Rotundo L.,University of Turin | Garino C.,University of Turin | Gobetto R.,Consorzio Interuniversitario Reattivita Chimica e Catalisi | Nervi C.,Consorzio Interuniversitario Reattivita Chimica e Catalisi
Inorganica Chimica Acta | Year: 2017

Quantum mechanical calculations on W(CO)4(4,6-diphenyl-2,2'-bipyridine) (1) and on W(CO)4(2,2'-dipyridylamine) (2) were performed with the aim to shed light on the nature of the electrochemical behaviour previously observed under Ar. DFT confirmed the stability of 1 after 1e reduction, showing agreement between IR-SEC (spectroelectrochemical) data and computed IR frequencies. It has been found that the nature of the electrochemical irreversible behaviour of 2 after 1e reduction is due to a geometry rearrangement in which a single pyridine ring is rotated. In long time scale of the IR-SEC a proton loss accounts for the observed IR spectra. Under CO2 a mechanism of conversion to CO and carbonate ions are herein proposed, and the corresponding transition states individuated. © 2017 Elsevier B.V.


Aresta M.,National University of Singapore | Aresta M.,Consorzio Interuniversitario Reattivita Chimica e Catalisi | Dibenedetto A.,Consorzio Interuniversitario Reattivita Chimica e Catalisi | Dibenedetto A.,University of Bari
Journal of the Brazilian Chemical Society | Year: 2014

The need for a better carbon management and the reduction of CO2 emissions push away from the linear-carbon economy (LCE) towards a better carbon management including carbon recycling (CR). This implies the utilization of gaseous and liquid process streams so far under-utilized, and often either sent to combustion or disposed of. In this paper, four cases are discussed, namely: low-alkane streams, industrial CO2, ligno-cellulosic waste and salty-watery-glycerol. The role of catalysis in the valorization of such C-sources is discussed and examples of innovative processes are presented. ©2014 Sociedade Brasileira de Química.


Dibenedetto A.,University of Bari | Dibenedetto A.,Consorzio Interuniversitario Reattivita Chimica e Catalisi | Colucci A.,Consorzio Interuniversitario Reattivita Chimica e Catalisi | Aresta M.,National University of Singapore
Environmental Science and Pollution Research | Year: 2016

In the present work, microalgae strains, such as Scenedesmus obliquus and Phaeodactylum tricornutum grown in indoor/outdoor photobioreactors (PBRs) and in open ponds (this is the first study on such strains cultivated in the local Southern Italy climatic conditions), were fully analyzed for their protein content, carbohydrates, lipids, and fatty acid profile in order to assess their potential use for the production of biofuels, chemicals, and omega-3, and as animal feed and human food. They are compared with Nannochloropsis sp. (commercial sample) which was fully analyzed in our laboratory and Chlorella (literature data). An economic evaluation was carried out, demonstrating that the cultivation of microalgae for the production of only biofuels will not match the economic standards. Conversely, if chemicals are also produced applying the biorefinery concept and using wastewater as a source of nutrients, it will be possible to have a good positive return from microalgae. © 2016 Springer-Verlag Berlin Heidelberg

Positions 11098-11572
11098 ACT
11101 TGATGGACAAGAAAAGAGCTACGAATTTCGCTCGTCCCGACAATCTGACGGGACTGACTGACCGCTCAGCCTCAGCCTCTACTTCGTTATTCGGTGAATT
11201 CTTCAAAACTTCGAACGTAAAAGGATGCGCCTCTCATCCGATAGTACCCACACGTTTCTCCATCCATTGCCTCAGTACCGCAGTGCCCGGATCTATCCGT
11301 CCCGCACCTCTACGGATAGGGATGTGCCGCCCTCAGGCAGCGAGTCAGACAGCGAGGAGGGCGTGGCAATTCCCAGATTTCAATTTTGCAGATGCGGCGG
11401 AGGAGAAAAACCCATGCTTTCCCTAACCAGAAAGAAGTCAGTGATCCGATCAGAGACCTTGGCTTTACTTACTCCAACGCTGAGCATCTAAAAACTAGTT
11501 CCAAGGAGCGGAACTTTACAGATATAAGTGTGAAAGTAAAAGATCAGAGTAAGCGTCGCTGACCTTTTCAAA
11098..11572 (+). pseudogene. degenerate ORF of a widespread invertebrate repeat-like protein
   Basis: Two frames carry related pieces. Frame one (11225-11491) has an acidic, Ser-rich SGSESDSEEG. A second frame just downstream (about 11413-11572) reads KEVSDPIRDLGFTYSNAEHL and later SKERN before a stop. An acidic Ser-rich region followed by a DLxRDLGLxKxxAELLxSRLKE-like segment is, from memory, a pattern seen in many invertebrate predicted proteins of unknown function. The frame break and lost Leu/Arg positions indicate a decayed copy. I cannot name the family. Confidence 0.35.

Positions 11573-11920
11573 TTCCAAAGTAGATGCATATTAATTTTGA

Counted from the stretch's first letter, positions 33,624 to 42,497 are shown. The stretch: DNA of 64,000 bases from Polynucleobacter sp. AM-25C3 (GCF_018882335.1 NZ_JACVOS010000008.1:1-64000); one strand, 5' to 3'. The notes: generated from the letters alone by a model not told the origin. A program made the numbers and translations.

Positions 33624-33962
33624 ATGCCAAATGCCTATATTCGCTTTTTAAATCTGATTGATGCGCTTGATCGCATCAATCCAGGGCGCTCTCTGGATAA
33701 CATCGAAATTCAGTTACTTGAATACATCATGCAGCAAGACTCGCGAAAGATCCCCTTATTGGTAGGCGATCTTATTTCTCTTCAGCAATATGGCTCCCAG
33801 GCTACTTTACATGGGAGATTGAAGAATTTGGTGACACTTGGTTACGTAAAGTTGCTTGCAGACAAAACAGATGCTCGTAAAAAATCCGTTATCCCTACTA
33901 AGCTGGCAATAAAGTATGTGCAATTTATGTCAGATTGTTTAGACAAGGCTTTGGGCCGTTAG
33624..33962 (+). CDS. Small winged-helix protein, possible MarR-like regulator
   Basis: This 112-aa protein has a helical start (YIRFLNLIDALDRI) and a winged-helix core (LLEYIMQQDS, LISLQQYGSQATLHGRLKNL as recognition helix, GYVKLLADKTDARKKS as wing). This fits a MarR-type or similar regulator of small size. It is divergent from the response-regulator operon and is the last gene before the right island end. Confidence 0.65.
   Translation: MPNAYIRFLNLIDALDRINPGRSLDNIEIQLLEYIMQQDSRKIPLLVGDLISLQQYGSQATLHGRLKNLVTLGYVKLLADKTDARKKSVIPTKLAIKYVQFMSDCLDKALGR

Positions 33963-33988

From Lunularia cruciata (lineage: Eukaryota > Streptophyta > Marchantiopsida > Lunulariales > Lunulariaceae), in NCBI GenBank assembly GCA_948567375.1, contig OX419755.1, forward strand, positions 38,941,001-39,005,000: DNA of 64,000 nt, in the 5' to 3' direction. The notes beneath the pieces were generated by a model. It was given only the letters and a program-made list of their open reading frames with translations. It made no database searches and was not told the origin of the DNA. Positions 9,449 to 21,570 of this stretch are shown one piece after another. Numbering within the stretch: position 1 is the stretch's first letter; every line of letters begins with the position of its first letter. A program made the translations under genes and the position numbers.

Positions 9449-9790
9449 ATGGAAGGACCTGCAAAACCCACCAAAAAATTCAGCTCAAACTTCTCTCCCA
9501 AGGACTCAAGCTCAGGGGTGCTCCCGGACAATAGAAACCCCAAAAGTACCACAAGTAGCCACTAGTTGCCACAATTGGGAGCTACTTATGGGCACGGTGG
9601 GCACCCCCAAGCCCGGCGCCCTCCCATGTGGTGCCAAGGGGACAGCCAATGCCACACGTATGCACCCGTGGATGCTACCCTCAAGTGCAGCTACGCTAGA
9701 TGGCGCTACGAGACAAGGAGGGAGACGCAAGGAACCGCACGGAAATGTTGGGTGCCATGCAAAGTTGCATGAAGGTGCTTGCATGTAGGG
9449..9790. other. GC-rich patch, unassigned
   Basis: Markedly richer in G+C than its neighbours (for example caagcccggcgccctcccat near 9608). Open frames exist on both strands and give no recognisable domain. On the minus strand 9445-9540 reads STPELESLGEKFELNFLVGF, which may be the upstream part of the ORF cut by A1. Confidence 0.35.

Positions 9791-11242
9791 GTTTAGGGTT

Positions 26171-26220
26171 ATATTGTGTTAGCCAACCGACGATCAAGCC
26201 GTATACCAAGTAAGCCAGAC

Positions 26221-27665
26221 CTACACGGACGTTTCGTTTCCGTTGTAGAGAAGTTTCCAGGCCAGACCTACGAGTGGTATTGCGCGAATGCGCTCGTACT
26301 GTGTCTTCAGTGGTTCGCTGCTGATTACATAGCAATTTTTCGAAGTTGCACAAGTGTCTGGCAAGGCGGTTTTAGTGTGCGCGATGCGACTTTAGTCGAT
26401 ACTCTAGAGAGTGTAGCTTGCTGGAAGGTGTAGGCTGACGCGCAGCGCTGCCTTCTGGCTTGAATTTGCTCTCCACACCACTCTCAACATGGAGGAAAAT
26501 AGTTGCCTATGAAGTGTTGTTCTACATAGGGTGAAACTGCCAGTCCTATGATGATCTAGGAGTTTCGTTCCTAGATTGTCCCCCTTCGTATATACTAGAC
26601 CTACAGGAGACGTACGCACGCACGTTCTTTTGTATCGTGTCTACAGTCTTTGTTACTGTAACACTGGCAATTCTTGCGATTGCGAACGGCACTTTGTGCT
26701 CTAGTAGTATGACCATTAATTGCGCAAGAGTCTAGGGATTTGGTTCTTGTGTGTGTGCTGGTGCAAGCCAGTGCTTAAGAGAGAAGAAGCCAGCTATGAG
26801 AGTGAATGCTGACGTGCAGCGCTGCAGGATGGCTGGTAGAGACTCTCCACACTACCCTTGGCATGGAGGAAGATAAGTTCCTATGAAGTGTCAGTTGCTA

PubMed | National University of Singapore, Consorzio Interuniversitario Reattivita Chimica e Catalisi and University of Bari
Type: Journal Article | Journal: Environmental science and pollution research international | Year: 2016

In the present work, microalgae strains, such as Scenedesmus obliquus and Phaeodactylum tricornutum grown in indoor/outdoor photobioreactors (PBRs) and in open ponds (this is the first study on such strains cultivated in the local Southern Italy climatic conditions), were fully analyzed for their protein content, carbohydrates, lipids, and fatty acid profile in order to assess their potential use for the production of biofuels, chemicals, and omega-3, and as animal feed and human food. They are compared with Nannochloropsis sp. (commercial sample) which was fully analyzed in our laboratory and Chlorella (literature data). An economic evaluation was carried out, demonstrating that the cultivation of microalgae for the production of only biofuels will not match the economic standards. Conversely, if chemicals are also produced applying the biorefinery concept and using wastewater as a source of nutrients, it will be possible to have a good positive return from microalgae.